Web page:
I’ve been reading Kenneth Rexroth lately and enjoying him a great deal. In his long poem (200 pages!) The Dragon and the Unicorn I found in one small section two statements of belief that I’ve held myself for quite some time. They’re related. The first one is this:
A real religion is not
Believed in, it is practiced.
I think that’s an important idea. A lot of Christians think that all you have to do is believe in Jesus, and you’re covered—which isn’t true. You have to put the principles he taught into practice—and they’re tough ones. You can’t understand religious ideas any other way. You can’t take your understanding from a book. Books get messed with. More importantly, religion—real religion—is ineffable, and no book can contain the ineffable. It’s only there to get you started.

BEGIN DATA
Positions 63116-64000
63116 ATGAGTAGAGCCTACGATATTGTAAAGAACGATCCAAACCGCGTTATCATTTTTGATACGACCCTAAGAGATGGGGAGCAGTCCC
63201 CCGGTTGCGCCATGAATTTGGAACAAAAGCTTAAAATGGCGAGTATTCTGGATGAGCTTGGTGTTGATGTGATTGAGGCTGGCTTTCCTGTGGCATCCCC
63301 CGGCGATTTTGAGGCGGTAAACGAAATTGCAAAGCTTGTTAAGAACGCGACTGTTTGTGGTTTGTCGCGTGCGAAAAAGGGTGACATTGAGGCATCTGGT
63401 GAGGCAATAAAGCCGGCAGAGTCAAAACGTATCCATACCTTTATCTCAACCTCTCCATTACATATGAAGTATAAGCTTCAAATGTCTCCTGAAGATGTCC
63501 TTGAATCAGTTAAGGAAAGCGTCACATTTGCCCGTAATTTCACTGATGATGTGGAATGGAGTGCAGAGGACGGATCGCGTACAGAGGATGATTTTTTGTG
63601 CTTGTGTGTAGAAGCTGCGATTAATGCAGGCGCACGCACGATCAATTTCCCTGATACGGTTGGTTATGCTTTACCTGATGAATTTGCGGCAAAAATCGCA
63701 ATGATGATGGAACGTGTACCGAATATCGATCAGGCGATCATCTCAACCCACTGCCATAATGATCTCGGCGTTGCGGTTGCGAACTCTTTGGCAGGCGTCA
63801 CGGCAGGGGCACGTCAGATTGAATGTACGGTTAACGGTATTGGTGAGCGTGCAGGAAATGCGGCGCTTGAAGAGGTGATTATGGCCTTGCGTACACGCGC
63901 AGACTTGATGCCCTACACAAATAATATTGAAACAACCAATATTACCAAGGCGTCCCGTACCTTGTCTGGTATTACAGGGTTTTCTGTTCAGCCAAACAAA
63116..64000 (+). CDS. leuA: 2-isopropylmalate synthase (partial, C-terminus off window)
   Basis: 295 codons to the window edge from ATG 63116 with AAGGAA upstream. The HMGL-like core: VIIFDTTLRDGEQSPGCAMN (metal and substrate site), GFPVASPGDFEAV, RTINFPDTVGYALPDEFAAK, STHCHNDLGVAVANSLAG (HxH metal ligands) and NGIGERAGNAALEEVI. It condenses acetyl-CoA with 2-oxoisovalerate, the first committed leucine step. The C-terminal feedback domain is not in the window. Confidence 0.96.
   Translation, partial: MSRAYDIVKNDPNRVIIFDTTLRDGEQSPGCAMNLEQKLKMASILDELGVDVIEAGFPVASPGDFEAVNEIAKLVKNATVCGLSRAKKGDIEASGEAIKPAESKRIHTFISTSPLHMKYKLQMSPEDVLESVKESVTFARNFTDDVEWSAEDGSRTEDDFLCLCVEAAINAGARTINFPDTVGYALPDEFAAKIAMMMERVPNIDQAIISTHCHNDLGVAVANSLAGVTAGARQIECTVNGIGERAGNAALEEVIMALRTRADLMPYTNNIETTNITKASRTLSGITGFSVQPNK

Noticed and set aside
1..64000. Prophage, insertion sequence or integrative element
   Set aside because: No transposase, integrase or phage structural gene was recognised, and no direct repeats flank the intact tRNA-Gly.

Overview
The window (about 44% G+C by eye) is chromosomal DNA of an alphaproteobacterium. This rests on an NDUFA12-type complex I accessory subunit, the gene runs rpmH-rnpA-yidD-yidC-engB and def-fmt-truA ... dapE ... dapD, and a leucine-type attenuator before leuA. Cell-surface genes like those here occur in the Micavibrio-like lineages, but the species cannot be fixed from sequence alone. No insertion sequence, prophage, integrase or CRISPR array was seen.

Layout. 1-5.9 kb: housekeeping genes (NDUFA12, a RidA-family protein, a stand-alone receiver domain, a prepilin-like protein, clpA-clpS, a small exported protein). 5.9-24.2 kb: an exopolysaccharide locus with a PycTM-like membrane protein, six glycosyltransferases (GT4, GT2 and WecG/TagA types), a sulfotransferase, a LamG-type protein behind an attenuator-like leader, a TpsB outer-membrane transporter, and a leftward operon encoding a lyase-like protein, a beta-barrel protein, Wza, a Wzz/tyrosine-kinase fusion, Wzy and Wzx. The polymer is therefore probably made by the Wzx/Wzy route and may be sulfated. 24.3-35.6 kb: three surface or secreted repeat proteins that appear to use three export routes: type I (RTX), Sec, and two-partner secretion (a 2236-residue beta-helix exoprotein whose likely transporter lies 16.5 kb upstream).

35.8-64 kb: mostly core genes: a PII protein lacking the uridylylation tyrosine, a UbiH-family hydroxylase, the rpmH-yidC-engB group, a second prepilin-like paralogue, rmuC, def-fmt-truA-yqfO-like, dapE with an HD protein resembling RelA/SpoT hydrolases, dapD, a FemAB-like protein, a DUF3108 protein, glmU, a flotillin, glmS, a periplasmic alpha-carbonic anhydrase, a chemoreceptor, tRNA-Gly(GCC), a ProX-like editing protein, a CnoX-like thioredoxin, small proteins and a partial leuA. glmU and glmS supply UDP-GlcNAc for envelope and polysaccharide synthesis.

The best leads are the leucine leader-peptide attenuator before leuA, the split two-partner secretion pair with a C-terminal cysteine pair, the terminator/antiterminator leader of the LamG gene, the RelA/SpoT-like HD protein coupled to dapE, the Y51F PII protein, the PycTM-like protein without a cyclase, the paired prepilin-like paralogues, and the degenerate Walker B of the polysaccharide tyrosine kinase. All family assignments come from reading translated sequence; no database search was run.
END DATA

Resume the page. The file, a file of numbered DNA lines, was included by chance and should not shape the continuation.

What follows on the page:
The second statement is:
Neither Augustine nor Karl Barth
Are religious men. They are
I don’t know anything about Karl Barth, but I’ve had a gripe with Augustine for a long time. He wasn’t a saint; he was an intellectual. And while not the first, he was one of the biggest distorters of the teachings of Christ. He was, in part, trying to make the new religion palatable to the Empire, which has nothing at all to do with spirituality. It’s a perversion of it.